Dine in & Take Out

Mon - Sat 11:30am - 3 pm


Nightly 4:30 pm -10 pm

713 17th Street|(17th Shoppes Center)

Serving mainland Indian River County VeroNews/Sebastian River News | DINING January 31, 2020 B11

4 - 5:30PM






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Regular Menu also available and
reservations required for Lovers Dinners



B12 January 31, 2020 VeroNews/Sebastian River News | PETS

Cutie has Bonz barking, ‘Good golly, Miss Molly!’

pooch named Abbey “I KNOW! I go EVERY-

Hi Dog Buddies! (liddle, like me) who where with MaeMae. Ev-

At 15 months old, Molly Graham still got to be real old (117 erybody stops to pat me.
has a whole lotta puppy in her. She’s a real
pretty Maltese/Yorkie mix, a handy, porta- in dog years) an went Oooo, an you’ve GOTTA
ble-size pooch (8 pounds of fluffy energy)
whose Mission in Life is to be soft, cute and to Dog Heaven. Then, see my wardrobe!”
irresistibly loveable. And she totally nails it!
MaeMae’s huzz-bun MaeMae brought out a
Immediately after out knock, there was
lotsa yappin’ and toenail clickitys. Mol- also went to Heaven, colorful heap, an Molly said
ly’d been scooped up by the time the door
opened, an a frenly lady greeted us, Molly an MaeMae was all excitedly, “This (a pink-an-
wiggling in her arms.
alone. Well, her daugh- white plaid vest) is for chilly
“HI, Mr. Bonzo!! It’s ME, MOLLY GRA-
HAM! I got all brushed just for YOU! SEE?” ter decided she To- weather. An this match-

“I’m delighted to meet you, Miss Mol- tally Needed Another es!” (It was a stylish pink-
ly!” I knew right away this was gonna be a
Totally Crispy Dog Biscuits innerview. The Pooch.” Molly paused an-white plaid harness.)
lady placed Molly on the floor, where she
began dancin’ around me an my assistant. in front of me and said “Here’s my Ugly Christ-

“OOPS!,” she said, stopping abruptly. “I earnestly, “Even though mas Sweater!” (It WAS!)
keep forgetting the, um, that waggy thing.
What is it again?” I’m real young, Mr. Bon- “An THIS is my everyday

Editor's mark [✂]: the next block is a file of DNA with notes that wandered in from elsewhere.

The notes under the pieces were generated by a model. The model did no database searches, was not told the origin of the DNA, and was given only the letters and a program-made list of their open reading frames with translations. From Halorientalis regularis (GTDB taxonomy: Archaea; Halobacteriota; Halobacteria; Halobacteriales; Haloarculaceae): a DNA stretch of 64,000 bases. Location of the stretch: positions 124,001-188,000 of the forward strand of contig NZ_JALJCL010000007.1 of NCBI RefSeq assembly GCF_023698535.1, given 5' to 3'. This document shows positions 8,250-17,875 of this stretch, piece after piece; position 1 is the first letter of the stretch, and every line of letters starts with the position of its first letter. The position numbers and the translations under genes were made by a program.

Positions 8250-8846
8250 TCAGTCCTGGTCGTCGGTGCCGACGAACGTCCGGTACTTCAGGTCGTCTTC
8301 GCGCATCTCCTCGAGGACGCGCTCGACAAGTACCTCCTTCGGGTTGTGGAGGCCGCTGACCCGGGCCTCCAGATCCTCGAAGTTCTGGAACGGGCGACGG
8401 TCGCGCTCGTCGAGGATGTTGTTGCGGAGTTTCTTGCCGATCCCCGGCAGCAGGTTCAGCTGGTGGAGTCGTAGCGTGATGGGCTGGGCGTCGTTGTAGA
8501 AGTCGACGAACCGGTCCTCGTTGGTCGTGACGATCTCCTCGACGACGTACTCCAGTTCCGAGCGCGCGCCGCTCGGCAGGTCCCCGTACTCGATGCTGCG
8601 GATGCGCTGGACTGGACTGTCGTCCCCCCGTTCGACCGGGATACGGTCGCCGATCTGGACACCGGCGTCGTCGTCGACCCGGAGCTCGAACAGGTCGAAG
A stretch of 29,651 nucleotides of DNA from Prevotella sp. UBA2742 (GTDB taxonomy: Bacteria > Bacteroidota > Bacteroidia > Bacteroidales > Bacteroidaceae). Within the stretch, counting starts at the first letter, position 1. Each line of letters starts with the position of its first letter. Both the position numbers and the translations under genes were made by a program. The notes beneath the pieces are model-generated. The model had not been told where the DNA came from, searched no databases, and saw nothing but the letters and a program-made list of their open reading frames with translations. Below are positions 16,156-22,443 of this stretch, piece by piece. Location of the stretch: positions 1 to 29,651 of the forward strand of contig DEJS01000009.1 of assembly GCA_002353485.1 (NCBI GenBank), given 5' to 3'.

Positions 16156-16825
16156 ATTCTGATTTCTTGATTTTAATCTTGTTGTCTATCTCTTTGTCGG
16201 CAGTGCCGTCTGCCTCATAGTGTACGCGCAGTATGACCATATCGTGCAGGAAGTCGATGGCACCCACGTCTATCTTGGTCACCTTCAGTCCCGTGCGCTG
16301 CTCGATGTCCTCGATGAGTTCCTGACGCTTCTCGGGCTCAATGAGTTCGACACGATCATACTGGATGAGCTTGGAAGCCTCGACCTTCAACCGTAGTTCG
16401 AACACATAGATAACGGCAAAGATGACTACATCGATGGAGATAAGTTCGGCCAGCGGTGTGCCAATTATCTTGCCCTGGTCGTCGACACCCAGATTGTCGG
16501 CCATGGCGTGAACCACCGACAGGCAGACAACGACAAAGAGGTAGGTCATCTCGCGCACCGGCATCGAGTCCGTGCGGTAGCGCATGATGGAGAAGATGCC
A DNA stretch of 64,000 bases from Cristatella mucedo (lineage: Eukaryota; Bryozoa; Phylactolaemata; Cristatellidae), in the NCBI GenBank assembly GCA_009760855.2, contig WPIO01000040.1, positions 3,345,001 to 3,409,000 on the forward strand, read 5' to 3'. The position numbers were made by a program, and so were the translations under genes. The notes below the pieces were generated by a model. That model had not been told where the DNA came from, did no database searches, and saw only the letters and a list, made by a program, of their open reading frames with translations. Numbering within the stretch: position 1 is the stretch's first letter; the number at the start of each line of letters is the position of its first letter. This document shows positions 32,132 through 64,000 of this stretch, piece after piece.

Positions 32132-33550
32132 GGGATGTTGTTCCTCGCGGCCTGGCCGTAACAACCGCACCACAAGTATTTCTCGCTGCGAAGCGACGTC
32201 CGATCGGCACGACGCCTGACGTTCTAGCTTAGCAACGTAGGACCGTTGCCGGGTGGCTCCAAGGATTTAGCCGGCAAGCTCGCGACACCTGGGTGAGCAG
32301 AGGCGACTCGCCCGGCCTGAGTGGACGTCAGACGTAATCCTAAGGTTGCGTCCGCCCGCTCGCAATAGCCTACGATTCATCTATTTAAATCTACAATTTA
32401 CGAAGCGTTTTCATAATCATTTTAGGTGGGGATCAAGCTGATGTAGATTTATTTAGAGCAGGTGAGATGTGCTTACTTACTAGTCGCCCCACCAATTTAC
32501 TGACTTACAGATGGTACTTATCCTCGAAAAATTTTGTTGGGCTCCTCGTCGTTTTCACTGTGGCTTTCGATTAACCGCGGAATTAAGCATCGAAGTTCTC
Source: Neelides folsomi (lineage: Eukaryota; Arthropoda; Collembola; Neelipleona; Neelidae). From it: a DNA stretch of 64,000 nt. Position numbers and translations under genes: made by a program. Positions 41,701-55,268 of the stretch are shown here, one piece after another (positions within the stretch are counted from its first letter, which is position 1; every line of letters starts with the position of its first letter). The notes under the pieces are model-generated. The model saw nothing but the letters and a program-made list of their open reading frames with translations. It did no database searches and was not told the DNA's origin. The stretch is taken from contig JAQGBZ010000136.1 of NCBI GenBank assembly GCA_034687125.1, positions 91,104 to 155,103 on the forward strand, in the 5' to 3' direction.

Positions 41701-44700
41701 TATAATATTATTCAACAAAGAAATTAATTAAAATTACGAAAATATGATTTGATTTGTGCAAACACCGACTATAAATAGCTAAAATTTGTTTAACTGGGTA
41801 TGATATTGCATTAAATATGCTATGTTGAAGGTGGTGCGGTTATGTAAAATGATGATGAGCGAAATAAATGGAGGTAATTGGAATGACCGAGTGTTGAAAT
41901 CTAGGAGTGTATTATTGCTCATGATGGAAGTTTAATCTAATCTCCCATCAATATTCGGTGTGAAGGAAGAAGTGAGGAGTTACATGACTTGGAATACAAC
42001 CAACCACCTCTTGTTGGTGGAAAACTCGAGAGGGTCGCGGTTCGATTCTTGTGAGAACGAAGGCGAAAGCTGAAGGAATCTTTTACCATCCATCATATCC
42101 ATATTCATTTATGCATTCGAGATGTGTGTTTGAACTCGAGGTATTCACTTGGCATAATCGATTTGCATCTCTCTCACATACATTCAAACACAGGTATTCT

“The Wag-an-Sniff,” I prompted her. zo, I already know how Molly dress!” (It hadda pink top
“Oh, RIGHT!” She trotted up an execut- an black fluffy skirt.) “An
ed a quite proper, if wiggly, Dog Greeting. important us pooches PHOTO: KAILA JONES
“This is my MaeMae, Donna. When do are to humans, ’specially THIS,” she said, as Mae-
I get to tell you about me? Now? Are you
gonna write it down? Are you gonna take when they’re feeling Very Mae stuffed her into it,
my pickshur?”
“You can start whenever you’re ready, Sad an Lonely.” ing that she didn’t go out the special door. “is my FAVrite! My Christmas dress.” (She
Miss Molly, an I’ll write it all down in this
very notebook.” (I opened it.) “A special “You are absolutely right, Molly,” I agreed. MaeMae sorta scooted her toward it, but twirled. It was beautiful: red satin with gold
fuh-TAH-gruffer is gonna take your pick-
shur a little later. So just tell me how you “MaeMae’s fren, Noel, found my lidder Molly put the skids on. Then MaeMae dots an bow. She looked Totally Adorable.)
found your MaeMae, an how your life’s
been going, so far.” On Line – we were down in my-AM-ee – stuffed her gently through by the caboose, “Any special pooch pals?”
Molly licked the notebook and began
her story, which she told without ever ack- an MaeMae’s daughter saw our pickshur but Molly wiggled back in. Molly had finally plopped down, an was
shully coming to a complete stop. Mostly,
she an her MaeMae played fetch with a an said, ‘We’re going to my-AM-ee to get “I’m still getting’ used to this door,” she alternately chewing her Ugly Christmas
soggy, munched-on, squeaky leopard. Be-
tween the Toss-Zoom-Fetch-Repeats, she a puppy RIGHT AWAY!’ So she an Mae- admitted. Then, a coupla little humans Sweater an MaeMae’s shoelaces. “Oh, YES!
bounced about in front of me, talking all
the while. Totally fun. Mae drove down an met the humans an walked past laughin’ and talkin,’ on their Lots! My Bestie’s my niece, Josie, a bull terrier
“What happened was, MaeMae hadda
all us puppies in a MacDonald’s parking way home from school, an Molly shot out like that Target store mascot. For Halloween,

lot. Soon as MaeMae spotted me (I was the her liddle door to greet them, then shot her humans dressed like Target workers, an